In this era of instant sharing and updating, many of us are guilty of disclosing too much information (TMI) to our friend lists. Given how easy it is to divulge the details of our lives nowadays, this is an easy trap to fall into; however, if you’re serious about avoiding identity theft, TMI is a trap you should relentlessly strive to sidestep. Remember, cybercriminals are out there lurking, searching for any scrap of information they can collect to compromise your security and steal your identity. If you happen to have an imposter among your social media connections, this danger is severely amplified. Before you post or share something on the internet, ask yourself: Could an identity thief somehow use the information I’m about to post to exploit my privacy and steal personal information? If the answer is anything other than a definitive “no,” the best option is not to post.
8. Use Strong, Robust Passwords and Never Reuse Them
The only thing that stands between your online accounts and avoiding identity theft is a strong password. If that password gets hacked, thieves can gain entry into your life and privacy in ruinous ways. Worse, many cybercriminals hack and steal user passwords not to break into the accounts, but to offer the stolen credentials on illicit “marketplaces” in seedier corners of the web. These sites sell victim account numbers to untold numbers of criminals. You can help avoid such intrusions by creating strong passwords of at least eight characters that employ a mix of lower- and uppercase letters, numbers, and symbols. It’s imperative to avoid using passwords on more than one site each, too. For more on creating strong passwords, visit our December blog “Five Tips for Creating a Strong Password.”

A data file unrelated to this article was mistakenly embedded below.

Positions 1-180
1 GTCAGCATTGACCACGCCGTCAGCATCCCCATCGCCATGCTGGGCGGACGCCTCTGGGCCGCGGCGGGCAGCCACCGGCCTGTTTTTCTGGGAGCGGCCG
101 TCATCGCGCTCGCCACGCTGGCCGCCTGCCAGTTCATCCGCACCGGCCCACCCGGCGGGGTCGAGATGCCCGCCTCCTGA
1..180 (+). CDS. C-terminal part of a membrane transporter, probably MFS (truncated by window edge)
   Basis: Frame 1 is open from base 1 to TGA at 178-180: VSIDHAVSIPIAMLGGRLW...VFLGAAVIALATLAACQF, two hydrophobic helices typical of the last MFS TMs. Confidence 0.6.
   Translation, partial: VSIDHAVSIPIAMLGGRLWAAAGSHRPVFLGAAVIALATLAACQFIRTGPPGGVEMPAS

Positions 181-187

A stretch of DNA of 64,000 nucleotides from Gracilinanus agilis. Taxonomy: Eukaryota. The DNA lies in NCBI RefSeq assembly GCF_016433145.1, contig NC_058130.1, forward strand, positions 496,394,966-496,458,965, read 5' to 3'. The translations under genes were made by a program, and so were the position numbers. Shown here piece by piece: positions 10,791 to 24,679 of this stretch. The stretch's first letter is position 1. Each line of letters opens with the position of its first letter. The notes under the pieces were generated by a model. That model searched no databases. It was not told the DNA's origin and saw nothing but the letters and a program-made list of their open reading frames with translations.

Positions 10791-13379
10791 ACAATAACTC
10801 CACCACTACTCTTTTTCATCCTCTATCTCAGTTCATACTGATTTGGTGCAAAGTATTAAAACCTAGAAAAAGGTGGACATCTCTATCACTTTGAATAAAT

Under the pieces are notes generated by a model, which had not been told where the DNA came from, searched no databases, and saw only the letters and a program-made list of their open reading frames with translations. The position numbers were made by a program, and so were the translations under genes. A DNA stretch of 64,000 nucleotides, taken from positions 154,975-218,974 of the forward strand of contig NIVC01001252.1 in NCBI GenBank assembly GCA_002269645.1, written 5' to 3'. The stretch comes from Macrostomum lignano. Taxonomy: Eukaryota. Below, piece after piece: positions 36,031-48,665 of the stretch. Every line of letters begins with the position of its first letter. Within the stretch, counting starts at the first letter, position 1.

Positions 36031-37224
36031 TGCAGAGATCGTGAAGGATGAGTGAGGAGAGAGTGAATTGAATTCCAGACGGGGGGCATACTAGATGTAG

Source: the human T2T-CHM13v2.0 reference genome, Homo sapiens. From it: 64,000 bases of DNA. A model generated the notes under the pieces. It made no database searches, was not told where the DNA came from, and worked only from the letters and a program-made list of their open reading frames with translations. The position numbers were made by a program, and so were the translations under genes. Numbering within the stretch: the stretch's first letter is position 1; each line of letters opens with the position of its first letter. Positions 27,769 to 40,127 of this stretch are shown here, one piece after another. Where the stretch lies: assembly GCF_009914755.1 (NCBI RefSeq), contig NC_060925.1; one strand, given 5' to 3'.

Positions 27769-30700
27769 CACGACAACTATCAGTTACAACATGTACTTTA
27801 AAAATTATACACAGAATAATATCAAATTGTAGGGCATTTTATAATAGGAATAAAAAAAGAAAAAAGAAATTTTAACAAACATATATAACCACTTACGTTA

Financial Security and Privacy: Among Life’s Most Important Assets
With the proliferation of the internet and social media, fraud and identity theft have become more widespread than ever. Safeguarding oneself against the threat requires diligence, but it’s worth the effort and isn’t terribly difficult. The payoff is strong financial security and personal privacy, both of which are among modern life’s most indispensable assets.